Thai Police Back Off JonBenet Claims

Murder suspect John Mark Karr on Friday awaited expulsion to the U.S., where questions mounted over whether his stunning confession to the slaying of 6-year-old JonBenet Ramsey was that of a killer or merely someone obsessed with the case.

Hours after John Mark Karr told reporters in Thailand he was with JonBenet when she died, questions arose about his claims, including whether he sexually assaulted the young American beauty queen or was even in Colorado at the time of the killing.

Lt. Gen. Suwat Tumrongsiskul of the Thai immigration police changed some details Friday of the account he had given of what Karr told investigators. In a telephone interview Thursday with The Associated Press, Suwat quoted Karr as saying he had sexually assaulted the girl and given her drugs. He also told reporters before a news conference Thursday that Karr had claimed to have picked up JonBenet at her school.

On Friday, Suwat confirmed to the AP his account of the sexual assault. But asked Friday if Karr gave the girl drugs, Suwat said the suspect described the encounter with JonBenet Ramsey as "a blur."

"It may have been drugs, or it may have been something else because (Karr said) it was a blur, blur," Suwat said.

Suwat also said Friday his statement about the girl being picked up from school was based on a documentary he had seen and not the interrogation.

Meanwhile, slices of Karr's globe-trotting life as a teacher began to emerge as he remained detained in an immigration jail in Thailand's capital.

An administrator at an elite Bangkok school described Karr as articulate and polite, but too strict, and said he was fired after two weeks on the job.

"John Karr came to us with a good resume and with credentials, but then we allowed him a trial (period) with students, we found he was too strict," said Banchong Chompowong, an administrator at Bangkok Christian College's elementary school.

Experts said the questions surrounding Karr's story put more pressure on corroborating evidence such as DNA.

In addition to Suwat changing his story, Lara Karr said she was with her former husband in Alabama at the time of JonBenet's killing, and does not believe he was involved in the homicide. Her attorney, Michael Raines, said he has instructed Karr's ex-wife to go through photographs of the family back in 1996 at Christmas time, when she claims they spent the holiday together.

In Franklin County, Ala., school officials told the New York Times that records showed Karr had been at work there until the end of the term on Dec. 19, 1996, a week before the murder.

CBS News 48 Hours correspondent Erin Moriarty reported that investigators may have arrested Karr this week not because they had definitive evidence linking him to the Ramsey murder, but because they feared he might hurt a child in Thailand.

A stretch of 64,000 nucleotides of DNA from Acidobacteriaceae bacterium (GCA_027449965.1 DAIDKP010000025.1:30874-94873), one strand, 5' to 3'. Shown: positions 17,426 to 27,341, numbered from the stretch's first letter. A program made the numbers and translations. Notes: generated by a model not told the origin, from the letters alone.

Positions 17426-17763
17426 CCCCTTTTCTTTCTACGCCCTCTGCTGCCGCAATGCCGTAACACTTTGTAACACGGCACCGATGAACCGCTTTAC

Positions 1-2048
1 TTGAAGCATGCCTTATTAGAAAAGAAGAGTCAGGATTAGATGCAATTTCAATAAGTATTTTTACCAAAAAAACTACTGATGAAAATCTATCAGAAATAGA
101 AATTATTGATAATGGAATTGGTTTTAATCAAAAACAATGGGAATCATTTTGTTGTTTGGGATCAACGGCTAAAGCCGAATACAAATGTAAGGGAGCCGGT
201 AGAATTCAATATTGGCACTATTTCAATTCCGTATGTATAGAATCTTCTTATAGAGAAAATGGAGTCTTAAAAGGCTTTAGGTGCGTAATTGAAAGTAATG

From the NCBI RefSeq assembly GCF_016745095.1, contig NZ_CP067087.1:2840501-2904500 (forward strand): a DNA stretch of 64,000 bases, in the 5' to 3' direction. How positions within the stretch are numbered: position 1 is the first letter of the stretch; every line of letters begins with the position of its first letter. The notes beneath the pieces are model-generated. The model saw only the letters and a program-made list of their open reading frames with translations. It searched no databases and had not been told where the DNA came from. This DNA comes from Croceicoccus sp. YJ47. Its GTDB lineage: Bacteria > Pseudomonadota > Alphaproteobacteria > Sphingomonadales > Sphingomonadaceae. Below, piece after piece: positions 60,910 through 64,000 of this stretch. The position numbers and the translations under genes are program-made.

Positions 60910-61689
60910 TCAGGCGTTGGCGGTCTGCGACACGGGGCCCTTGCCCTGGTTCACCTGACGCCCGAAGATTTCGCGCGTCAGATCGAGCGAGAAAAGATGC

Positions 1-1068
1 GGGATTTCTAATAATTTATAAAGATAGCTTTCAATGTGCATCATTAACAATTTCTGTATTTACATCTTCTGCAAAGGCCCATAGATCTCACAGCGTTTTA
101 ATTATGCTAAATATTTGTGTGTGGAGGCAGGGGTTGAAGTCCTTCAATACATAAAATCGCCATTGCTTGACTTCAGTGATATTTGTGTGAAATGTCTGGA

A former Boulder district attorney who investigated the Ramsey case told Moriarty he has serious doubts about any confession because of the amount of public information surrounding the case. "I am very concerned about the viability of this case today, it does not sound to me like they've done their homework sufficiently to have arrested him at this time," says Trip DeMuth.

But private investigator Ollie Gray told CBS News' The Early Show, "I do feel that, based on the fact that warrants have been issued, that (the district attorney) obviously has a sufficient amount of evidence."

"I am so very sorry for what happened to JonBenet," Karr told The Associated Press on Thursday as police brought him through his guesthouse to collect belongings following his arrest. "It's very important for me that everyone knows that I love her very much, that her death was unintentional, that it was an accident."

Suwat, the Thai police general, said a Thai officer asked Karr why he had sex with a 6-year-old girl.

"He said that at the time it was just a blur. He said they were lovers," Suwat told The Associated Press.

Suwat said Karr, whom he described as "quiet and kind of strange," now wanted to go back to the United States to fight the case.

He said U.S. authorities were preparing documents and plane tickets for the return journey. The departure could take place at any time, he said.

The divorced father of three children, once detained on charges of possessing child pornography, apparently traveled the world searching for teaching jobs.

In Taiwan, the National Police Administration said Friday that Karr entered the country in August 2005 and left two months later. The NPA didn't know whether Karr taught during his stay and had no indication he engaged in any criminal behavior.

Karr was arrested a day after he began teaching second grade in Bangkok, District Attorney Mary Lacy told reporters in the Colorado.

"John Karr came to us with a good resume and with credentials, but then we allowed him a trial (period) with students, we found he was too strict," Banchong Chompowong, assistant director of Bangkok Christian College's English immersion program, told The Associated Press on Friday.

Karr will be taken within the week to Colorado, where he will face charges of first-degree murder, kidnapping and child sexual assault, U.S. officials in Bangkok have said.

CBS News correspondent Kelly Cobiella reports that law enforcement officials said Karr was given a mouth-swab DNA test in Bangkok, but the results are not yet ready.

Denver attorney Larry Pozner, past president of the National Association of Criminal Defense Lawyers, said there were "serious questions" about the case.

"I hope we have found the murderer of JonBenet, but I have not heard the evidence that compels that conclusion," he said.